Gr 2-4-When a storm blows a man's hot-air balloon off-course, he lands in a city where everything recalls his childhood in Prague. He finds the family house but it is locked with three rusty padlocks. He follows the family cat through the empty streets to the library, the Emperor's garden, and the famous town-square clock. In each place, figures from the past emerge from the walls and unroll a scroll that holds a key and relates the traditional Czech legends of Prince Bruncvik and his magic sword, the Golem, and Hanus the clockmaker. With the three keys in hand, he returns home where he recollects voices, sounds, and pictures. From the foreword to his daughter to the first-person voice, Ss has created a personal journey that is multilayered with images, memories, and symbols. The art itself is layered with felines, faces, and ghostly figures imposed over backgrounds, camouflaged in streets and structures, and emerging from misty reflections. With tiny, delicate lines and meshlike textures, the artist's distinctive style is evocative. The scroll stories are handscripted in numbered sequences with a pictogram bordering the two-page spreads. The tiny handwriting is so intricate it requires close focus. Overall the book is intriguing, with visual and textual subtleties interconnecting with cultural and historical ties. Older picture book readers should appreciate the beauty of the illustrations and the symbolism.-Julie Cummins, New York Public Library
Carolyn Phelan
The text of this picture book, addressed to his young daughter, Madeleine, tells of Sis' taking a fantasy journey back to the Prague of his childhood. Although he follows his cat back to his old home, he cannot enter without keys to the three padlocks on the door. He wanders through the city, where bizarre forms of animals and people, such as a librarian made of books, appear. Three times, figures give him scrolls, each containing a story from his childhood and a golden key. The artwork consists of exquisite fine-line drawings, with subtle washes creating somewhat obscure, mysterious scenes superimposed with wraithlike figures. A highly original and personal picture book, this may well interest art critics more than children. Still, larger libraries should consider it for their collections.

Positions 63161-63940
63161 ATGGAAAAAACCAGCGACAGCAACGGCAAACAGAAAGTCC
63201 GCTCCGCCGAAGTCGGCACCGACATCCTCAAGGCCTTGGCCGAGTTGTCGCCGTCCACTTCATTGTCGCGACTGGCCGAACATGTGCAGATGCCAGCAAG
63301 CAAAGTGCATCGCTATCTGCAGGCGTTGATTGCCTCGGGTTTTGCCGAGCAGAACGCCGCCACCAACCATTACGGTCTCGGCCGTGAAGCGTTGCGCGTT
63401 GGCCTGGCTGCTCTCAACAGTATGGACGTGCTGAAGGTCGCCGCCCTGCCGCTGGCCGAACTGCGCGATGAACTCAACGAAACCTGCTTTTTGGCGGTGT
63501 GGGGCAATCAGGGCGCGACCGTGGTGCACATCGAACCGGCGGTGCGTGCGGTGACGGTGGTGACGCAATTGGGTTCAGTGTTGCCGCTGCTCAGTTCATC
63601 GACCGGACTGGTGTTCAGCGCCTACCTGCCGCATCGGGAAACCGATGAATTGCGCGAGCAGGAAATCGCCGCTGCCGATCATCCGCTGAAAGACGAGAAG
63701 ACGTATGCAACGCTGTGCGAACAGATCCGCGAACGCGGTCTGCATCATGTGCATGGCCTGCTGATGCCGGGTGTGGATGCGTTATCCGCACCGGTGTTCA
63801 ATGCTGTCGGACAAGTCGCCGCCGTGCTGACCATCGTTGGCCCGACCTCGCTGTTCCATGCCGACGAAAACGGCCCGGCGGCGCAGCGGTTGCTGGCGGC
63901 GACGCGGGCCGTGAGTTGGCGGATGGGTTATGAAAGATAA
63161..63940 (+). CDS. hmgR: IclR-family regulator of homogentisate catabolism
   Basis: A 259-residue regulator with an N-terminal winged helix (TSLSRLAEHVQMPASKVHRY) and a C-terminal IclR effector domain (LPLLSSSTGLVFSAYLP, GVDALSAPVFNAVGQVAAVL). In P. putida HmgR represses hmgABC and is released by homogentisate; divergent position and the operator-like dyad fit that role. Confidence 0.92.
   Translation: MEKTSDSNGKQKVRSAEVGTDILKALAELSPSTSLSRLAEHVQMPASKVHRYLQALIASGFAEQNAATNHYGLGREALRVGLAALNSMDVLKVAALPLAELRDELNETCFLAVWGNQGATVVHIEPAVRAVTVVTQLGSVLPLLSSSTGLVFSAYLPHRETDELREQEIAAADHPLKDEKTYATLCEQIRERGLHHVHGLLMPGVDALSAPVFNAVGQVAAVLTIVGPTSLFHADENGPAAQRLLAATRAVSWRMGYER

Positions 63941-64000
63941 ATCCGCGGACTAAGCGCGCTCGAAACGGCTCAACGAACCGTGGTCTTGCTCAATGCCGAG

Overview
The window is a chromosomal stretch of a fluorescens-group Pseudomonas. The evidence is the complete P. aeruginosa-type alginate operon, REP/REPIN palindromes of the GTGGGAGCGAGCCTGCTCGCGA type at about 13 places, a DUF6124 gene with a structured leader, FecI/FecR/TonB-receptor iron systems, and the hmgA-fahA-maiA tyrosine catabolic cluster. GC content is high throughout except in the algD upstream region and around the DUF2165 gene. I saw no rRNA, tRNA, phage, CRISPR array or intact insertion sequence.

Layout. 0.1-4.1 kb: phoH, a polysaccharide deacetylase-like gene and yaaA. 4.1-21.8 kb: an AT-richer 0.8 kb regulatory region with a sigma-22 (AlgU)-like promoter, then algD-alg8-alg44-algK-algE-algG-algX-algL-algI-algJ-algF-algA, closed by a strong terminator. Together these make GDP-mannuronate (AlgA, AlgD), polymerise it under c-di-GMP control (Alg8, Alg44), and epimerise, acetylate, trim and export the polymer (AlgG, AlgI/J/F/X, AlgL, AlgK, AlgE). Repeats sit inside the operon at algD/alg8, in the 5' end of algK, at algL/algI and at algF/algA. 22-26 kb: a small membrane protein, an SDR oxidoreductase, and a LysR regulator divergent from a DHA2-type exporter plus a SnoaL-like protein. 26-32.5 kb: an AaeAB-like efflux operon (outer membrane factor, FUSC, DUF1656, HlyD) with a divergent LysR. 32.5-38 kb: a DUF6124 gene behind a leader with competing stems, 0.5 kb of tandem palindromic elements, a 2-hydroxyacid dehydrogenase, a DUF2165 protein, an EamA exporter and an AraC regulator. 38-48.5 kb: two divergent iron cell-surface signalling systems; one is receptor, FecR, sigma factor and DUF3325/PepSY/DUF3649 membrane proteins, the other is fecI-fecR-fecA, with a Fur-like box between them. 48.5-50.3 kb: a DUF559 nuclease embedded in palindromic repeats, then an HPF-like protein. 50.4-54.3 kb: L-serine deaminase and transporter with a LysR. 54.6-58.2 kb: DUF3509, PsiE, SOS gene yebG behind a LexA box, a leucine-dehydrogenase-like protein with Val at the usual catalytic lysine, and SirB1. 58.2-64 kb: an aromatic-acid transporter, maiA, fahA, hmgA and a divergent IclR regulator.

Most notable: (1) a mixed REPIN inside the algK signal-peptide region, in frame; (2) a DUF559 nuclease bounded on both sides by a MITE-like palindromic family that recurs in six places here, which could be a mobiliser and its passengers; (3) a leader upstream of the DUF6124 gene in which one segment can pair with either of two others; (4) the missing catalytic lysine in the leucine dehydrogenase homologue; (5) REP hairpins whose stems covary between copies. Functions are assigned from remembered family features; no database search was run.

Product Details

ISBN-13:
9780374375256
Publisher:
Farrar, Straus and Giroux
Publication date:
10/28/2001
Edition description:
Reissue
Pages:
64
Product dimensions:
10.31(w) x 11.89(h) x 0.51(d)
Age Range:
4 - 8 Years

Meet the Author

Peter Sis was born in Brno, Czechoslovakia, and studied painting and filmmaking at the Academy of Applied Arts in Prague, and at the Royal College of Art in London. He has written and illustrated many award-winning books for children, including the Caldecott Honor-winning Starry Messenger: Galileo Galilei and Tibet Through the Red Box. He lives in Paris, France and New York City.

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Three Golden Keys 5 out of 5 based on 0 ratings. 1 reviews.
Guest More than 1 year ago
The illustrations in this book are masterful! I highly recommend this book to anyone aged 8 to adult who appreciates fine art. I have even shared this book with younger children who have loved it. Sis is inspired by the artwork of Giuseppe Arcimboldo. It is easy to look at Arcimboldo's artwork on the internet and to see the similarities. Sis visited Arcimboldo's The Librarians as a boy at the library in Prague. Sis' love for Prague is communicated in the pages of this story. I love owning this book. I don't get tired of reading it or sharing it with children. This story is uniquely imaginitive and would be enjoyed by any child or adult who thinks creatively.